Scientists can learn about an owl’s diet by examining its pellets. Bones, fur and feathers provide evidence of what the bird has eaten.
6.5. Identifying Bones in an Owl Pellet
The bones can be specifically identified as part of the skeletal system of a particular animal.

6. Pause and Interact

7.1. Review
Use the whiteboard tools to complete the activity.

7. Energy Pyramid

8.1. Energy in a Food Web
Because organisms use food energy for movement, growth and daily activities, there is only a portion of energy available for the next organism in the food web.
8.2. What Is an Energy Pyramid?
An energy pyramid is a way to show the different levels of stored energy within an ecosystem. As you move up the pyramid, less energy is available.
8.3. Energy Transfer between Levels
Approximately 10% of the energy from one level is transferred to the next higher level. In this example, the top-level consumer receives only a small amount of energy that originated in the producer level.
8.4. Ecosystems and Number of Organisms
An ecosystem can only support a limited number of trophic feeding levels. There are many more organisms at the producer and first-level consumer levels than at the higher levels of the energy pyramid.

8. Food Web Balance

9.1. Changes in Population Size
If the population size of a species changes within an ecosystem, the balance of the food web can be disrupted. Over time, all levels of the food web can be affected.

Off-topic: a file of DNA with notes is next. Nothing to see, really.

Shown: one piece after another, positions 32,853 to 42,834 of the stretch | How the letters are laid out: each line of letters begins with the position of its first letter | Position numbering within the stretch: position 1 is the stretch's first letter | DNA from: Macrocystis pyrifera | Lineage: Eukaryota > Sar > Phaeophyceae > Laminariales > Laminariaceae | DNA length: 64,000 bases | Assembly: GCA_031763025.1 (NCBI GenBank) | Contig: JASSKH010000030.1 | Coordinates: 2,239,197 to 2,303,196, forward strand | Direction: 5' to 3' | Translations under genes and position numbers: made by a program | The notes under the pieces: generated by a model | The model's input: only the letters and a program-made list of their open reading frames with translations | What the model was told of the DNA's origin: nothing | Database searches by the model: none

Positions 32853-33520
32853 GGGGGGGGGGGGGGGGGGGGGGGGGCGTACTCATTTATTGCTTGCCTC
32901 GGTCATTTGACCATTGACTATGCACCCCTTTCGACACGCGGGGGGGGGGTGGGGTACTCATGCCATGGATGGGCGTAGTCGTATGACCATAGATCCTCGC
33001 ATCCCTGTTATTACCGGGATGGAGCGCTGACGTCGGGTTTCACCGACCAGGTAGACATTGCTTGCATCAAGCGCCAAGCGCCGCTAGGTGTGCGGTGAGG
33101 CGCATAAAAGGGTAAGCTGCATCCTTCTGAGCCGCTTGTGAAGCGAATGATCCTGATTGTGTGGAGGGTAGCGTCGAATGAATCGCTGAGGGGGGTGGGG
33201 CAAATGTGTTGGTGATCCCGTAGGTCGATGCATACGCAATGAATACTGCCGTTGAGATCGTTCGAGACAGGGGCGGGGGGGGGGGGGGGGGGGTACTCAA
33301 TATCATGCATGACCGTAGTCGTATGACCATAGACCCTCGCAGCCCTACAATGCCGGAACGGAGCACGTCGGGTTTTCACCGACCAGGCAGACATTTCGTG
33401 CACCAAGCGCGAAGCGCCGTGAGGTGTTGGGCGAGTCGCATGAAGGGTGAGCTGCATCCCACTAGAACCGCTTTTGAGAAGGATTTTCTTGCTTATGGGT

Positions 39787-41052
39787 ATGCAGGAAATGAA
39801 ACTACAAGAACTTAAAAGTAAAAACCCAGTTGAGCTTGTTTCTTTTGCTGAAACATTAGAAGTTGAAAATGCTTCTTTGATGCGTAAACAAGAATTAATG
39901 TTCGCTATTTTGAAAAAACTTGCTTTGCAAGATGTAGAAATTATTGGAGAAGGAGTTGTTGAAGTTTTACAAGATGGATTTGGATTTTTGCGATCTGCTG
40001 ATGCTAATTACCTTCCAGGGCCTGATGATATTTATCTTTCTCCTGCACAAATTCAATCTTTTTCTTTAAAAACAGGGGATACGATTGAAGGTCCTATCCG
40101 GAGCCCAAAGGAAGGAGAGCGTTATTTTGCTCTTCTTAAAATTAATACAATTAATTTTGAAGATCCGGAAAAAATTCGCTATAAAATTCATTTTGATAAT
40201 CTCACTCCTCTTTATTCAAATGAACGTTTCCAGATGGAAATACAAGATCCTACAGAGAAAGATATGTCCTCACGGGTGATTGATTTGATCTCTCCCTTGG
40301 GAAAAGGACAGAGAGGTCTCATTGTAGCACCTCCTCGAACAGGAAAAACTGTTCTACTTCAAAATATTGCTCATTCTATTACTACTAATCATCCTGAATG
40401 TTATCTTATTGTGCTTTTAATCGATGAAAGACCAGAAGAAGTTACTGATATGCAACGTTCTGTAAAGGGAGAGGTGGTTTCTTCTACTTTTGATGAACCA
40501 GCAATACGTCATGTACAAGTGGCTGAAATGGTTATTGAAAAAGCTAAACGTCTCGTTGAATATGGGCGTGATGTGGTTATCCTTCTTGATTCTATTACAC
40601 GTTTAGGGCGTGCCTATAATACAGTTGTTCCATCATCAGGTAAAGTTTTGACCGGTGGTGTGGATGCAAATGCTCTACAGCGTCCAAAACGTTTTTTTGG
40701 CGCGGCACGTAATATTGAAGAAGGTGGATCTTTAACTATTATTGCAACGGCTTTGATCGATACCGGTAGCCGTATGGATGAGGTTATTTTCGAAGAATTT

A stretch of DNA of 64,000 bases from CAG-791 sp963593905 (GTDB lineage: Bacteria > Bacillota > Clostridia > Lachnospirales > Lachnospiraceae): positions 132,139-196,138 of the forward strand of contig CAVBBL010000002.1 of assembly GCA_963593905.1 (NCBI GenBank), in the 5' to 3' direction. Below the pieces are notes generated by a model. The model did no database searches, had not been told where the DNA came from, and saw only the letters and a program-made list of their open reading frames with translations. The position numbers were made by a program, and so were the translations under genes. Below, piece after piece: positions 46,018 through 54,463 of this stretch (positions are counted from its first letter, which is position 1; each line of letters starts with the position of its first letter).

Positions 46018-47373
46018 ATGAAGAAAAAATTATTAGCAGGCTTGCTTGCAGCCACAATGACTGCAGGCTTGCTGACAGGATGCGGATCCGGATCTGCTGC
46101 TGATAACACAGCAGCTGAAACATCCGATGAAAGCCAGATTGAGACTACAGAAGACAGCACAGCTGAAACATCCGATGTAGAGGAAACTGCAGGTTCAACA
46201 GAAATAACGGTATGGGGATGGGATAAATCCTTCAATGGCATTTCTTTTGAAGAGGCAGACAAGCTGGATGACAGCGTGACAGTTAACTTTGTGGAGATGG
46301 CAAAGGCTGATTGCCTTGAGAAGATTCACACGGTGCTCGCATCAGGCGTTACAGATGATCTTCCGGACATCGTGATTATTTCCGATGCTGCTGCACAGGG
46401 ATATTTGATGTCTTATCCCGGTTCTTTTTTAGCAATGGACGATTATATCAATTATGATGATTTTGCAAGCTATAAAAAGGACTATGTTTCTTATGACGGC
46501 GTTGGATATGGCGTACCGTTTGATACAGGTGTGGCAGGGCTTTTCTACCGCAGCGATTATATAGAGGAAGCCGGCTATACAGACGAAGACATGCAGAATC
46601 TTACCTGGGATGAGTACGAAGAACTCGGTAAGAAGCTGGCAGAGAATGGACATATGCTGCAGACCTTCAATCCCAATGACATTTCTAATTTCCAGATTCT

9.2. Alaskan Marine Ecosystem Example
This food web shows the feeding relationships of organisms in an Alaskan marine ecosystem. If the population of seals and sea lions dramatically decreased, what impact would it have on this food web?
9.3. Killer Whales Feed on the Otters
Without as many seals and sea lions to eat, killer whales might start feeding on more sea otters, causing a decline in their population.
9.4. Sea Urchin Overpopulation
With fewer otters as predators, the number of sea urchins would grow and eat more of the kelp forests.
9.5. Loss of Kelp Habitat
The kelp forests are the habitat for many fish larvae. Loss of this habitat would cause a decline in the fish population.
9.6. Marine Ecosystem Is Altered
This example demonstrates that the original change in the population of the seals and sea lions could cause a chain reaction of events that would alter the balance of the food web.

9. Pause and Interact

10.1. Review
Use the whiteboard tools to complete the activity.

10. Pause and Interact

11.1. Food Webs
Follow the onscreen directions.

11. Vocabulary Review

12.1. Food Chains Vocabulary Matching
Use the whiteboard tools to complete the activity.

12. Virtual Investigation

13.1. Owl Pellet Dissection
Owls are typically top-level consumers in their food web. They eat a variety of organisms including rodents, birds, reptiles and amphibians. Owls usually swallow their prey whole. The indigestible parts of the prey (fur, bones, feathers, claws, teeth) form a pellet in the owl's gizzard. The pellet is then regurgitated, containing the remains of what was eaten. In this virtual investigation you will dissect barn owl pellets. You will sort the bones found in the pellets and identify which type of prey the owl has eaten.

13. Assessment

14.1. Food Chains and Webs